Thought For Today

I am so glad that you have found this site and I hope you will find encouragement and joy as you read through my thoughts on God, family and life.

Friday, September 14, 2012

Our Wonderful World of Nature Around Us

Young Cardinal venturing out on its own.
It’s interesting how much of the animal world is a mystery to us much of the time.  For our family, we feed many species of birds from the feeders surrounding our house everyday, without really thinking about their lives and how they are a part of our world.  Being in the Mississippi flyaway, our home is situated right along their flight paths during their migrations in the spring and autumn.  During these seasons we are constantly hearing geese, ducks, trumpeter swans, pelicans and a variety of other bird species-flying north or south according to the time of year.  For added pleasure, one only has to stop and listen to them calling to each other with sounds of encouragement on their journeys to lands unknown.  Some of these mysteries of God are revealed when one takes the time to learn more about his creation and the creatures that live around us. 

Female Ruby Throated Hummingbird (Pear) about to quench her thirst.
Yesterday, Anne and I saw an oriole feeding on bugs by our porch, and just before coming into the house, I looked up and saw two turkey vultures circling overhead.  This is always a little unnerving to me.  Just when entering the doorway I turned around before going into the house, only to see our tiniest of feathered friends, (the hummingbirds) flying around the pear tree a few feet away.  It struck me at that moment, the wonder, that is, in the size and types of birds visiting our home everyday.  We have the Tufted Titmouse, many species of Woodpeckers, Blue Jays, Nuthatches, House Finches, Gold Finches, Red Breasted Gross Beaks, Cardinals and an assortment of other birds coming to visit our feeders on daily basis.

This morning I noticed that we had several Cardinals visiting our feeders.  Anne and I both chuckled when looking at one male Cardinal in particular.  He was molting, and he had lost the feathers on the back of his head.  His body was transforming to ready itself for winter.  A funny thought went through my mind at that moment, it appeared that he was experiencing male pattern baldness.  The poor bird almost seemed to be self-conscious when first noticing that we were looking at his head.  It immediately turned and went to the other side of the feeder, it seemed it did not want us staring at its unseemly hairdo.  The poor Cardinal, it is normally such a beautiful bird with its red headed crest and dark scarlet plumage.  Now in its humble condition, it seemed to seek out the shadows due to its inglorious state.
Wild turkey fleeing the coyote.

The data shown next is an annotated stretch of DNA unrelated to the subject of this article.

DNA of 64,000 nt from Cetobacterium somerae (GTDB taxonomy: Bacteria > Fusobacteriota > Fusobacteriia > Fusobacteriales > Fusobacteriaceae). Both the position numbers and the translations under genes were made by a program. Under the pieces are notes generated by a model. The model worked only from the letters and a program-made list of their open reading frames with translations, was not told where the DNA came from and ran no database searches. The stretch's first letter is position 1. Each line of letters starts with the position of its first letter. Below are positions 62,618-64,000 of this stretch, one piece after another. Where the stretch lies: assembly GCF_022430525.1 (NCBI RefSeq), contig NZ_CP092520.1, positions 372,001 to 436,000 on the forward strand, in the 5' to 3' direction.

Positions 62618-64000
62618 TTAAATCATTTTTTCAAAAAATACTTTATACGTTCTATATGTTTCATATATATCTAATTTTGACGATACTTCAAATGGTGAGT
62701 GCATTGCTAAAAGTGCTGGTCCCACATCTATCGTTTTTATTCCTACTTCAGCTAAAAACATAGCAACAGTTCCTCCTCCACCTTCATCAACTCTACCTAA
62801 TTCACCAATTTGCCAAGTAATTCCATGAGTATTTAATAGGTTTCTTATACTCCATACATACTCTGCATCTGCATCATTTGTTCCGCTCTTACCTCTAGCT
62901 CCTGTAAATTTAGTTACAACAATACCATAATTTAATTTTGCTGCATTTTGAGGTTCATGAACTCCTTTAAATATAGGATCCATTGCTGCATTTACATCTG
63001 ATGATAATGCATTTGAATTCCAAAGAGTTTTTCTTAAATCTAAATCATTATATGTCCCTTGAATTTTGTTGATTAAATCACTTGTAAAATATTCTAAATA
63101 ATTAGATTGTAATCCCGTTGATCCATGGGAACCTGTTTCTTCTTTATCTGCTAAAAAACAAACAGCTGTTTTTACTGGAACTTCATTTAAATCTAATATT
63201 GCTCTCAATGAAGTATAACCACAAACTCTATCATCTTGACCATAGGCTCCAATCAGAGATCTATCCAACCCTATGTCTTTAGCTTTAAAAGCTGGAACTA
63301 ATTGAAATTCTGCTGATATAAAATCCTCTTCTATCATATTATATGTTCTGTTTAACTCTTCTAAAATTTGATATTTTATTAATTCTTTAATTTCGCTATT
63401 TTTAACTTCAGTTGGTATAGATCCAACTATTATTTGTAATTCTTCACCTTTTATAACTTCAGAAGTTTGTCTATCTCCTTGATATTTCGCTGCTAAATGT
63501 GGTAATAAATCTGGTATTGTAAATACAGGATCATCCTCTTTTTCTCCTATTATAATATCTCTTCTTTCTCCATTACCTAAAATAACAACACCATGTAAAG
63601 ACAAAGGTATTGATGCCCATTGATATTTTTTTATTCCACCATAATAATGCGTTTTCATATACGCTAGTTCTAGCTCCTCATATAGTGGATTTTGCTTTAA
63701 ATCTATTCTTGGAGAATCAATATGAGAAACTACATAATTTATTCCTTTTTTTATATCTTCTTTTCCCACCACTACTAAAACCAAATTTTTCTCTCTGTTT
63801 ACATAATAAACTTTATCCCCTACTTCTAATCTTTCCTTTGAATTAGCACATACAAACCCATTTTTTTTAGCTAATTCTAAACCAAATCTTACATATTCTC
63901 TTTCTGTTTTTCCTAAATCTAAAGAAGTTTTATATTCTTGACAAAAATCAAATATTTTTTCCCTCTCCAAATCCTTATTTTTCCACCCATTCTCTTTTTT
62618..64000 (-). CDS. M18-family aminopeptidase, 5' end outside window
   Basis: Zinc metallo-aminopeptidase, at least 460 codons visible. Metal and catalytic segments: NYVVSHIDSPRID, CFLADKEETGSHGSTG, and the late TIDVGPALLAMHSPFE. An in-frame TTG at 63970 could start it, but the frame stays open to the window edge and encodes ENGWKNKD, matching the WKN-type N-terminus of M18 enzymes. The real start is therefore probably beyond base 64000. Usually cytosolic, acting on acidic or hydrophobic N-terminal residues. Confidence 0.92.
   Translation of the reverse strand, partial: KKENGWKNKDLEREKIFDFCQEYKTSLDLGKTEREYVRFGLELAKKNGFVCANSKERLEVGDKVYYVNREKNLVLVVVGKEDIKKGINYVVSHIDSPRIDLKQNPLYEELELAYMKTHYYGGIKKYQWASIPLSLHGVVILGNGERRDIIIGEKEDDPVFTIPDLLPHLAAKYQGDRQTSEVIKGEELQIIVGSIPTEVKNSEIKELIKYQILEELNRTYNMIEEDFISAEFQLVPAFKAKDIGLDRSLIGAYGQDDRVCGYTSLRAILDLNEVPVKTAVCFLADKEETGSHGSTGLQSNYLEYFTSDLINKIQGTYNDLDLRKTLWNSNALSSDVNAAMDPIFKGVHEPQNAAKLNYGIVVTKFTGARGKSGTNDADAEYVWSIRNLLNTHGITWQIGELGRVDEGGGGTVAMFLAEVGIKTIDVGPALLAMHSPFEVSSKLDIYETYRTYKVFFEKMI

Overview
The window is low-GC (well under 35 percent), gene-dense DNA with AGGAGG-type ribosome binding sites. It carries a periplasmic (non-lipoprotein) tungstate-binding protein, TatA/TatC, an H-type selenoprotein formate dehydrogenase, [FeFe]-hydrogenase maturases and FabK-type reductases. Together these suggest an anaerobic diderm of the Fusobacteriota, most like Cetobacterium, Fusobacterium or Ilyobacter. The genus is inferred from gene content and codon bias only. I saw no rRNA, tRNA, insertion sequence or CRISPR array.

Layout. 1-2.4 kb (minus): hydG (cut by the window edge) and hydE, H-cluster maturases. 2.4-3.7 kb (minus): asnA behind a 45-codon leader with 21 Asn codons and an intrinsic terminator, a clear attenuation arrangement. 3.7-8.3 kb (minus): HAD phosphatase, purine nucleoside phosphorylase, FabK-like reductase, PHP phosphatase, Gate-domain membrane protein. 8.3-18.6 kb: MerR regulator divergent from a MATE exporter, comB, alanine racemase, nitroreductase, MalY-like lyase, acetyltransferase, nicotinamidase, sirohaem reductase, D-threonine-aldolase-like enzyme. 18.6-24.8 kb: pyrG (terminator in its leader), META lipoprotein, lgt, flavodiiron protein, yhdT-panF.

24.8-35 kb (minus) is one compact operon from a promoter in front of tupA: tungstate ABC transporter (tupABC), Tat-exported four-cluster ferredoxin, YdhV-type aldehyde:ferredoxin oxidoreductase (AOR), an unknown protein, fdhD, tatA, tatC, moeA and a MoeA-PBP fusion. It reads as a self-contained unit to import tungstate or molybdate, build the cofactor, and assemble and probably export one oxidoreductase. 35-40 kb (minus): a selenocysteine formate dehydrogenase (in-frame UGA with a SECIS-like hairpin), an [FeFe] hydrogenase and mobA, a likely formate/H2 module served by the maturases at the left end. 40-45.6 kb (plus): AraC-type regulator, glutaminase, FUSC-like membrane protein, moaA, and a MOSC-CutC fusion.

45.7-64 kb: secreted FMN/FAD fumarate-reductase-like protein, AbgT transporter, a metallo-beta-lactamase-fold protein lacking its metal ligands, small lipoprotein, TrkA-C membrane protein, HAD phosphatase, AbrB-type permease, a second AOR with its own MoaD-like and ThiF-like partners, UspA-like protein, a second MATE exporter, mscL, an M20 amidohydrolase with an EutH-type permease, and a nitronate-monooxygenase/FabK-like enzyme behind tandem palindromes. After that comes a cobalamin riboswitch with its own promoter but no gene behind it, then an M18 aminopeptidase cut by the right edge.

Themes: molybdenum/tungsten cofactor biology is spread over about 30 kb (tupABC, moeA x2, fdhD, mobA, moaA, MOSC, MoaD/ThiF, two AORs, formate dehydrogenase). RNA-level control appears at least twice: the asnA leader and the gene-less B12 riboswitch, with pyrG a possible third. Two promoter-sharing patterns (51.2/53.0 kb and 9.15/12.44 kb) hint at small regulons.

In the woods a few feet away, we have Owls, Red Tailed Hawks, and Bald Eagles who are all looking for rabbits, squirrels, snakes and chipmunks.  Every spring and fall we also have wild turkeys visiting our meadows as well.  This last spring we had about 20 turkeys coming out of the woods to forage in our meadow.  The site was breath taking; they were so beautiful prancing around in the tall grass.  Then all of a sudden, the woods and grassland became a mass of feathers and squawks when a coyote came bounding out of the woods chasing after the flock.  It seemed to have no particular bird in mind, and so it pretty much chased the group into the trees with no apparent victim.  They roosted for about two hours on the branches of the trees, and when the danger seemed to pass, they disappeared into the woods again.  Although I love to watch all the different species of birds around our house, I am glad that the raptors are shy and like to stay at a distance.  I would hate to have them landing on our roof or trees nearby, eyeing our cats as possible snacks. 

Now the day is ending, while I am closing the garage door I hear a nearby coyote howling in the woods just a few yards away.  For obvious reasons, one of our indoor/outdoor cats (Kelly) is very anxious to get into the house.  In speaking of Kelly, yesterday she thought that by bringing up her catch (mouse) to the door, we would let her in the house.  In Kelly's eyes, she appeared to want to give her treasure to our kids.  Seeing that we were not permitting her in, Kelly decided then that Anne wanted her mouse.  When approached by our kitty with her prize, Anne’s legs automatically retreated to her chest at lightening speed.  I am afraid that I wasn’t too much help at that moment since I was laughing pretty heartily at the scenario unfolding, that is, rather than having empathy for my poor distraught wife.  I then noticed the terror in Anne’s eyes over the prospect of having a mouse dropped into her lap.  With a desire to bring calm to the situation, I slowly walked over to Kelly, picked her up and carried her, and her catch out to the meadow.  There she happily trotted off with her prize knowing that she had done her best to share.  And so ends another day in the Thurmer family.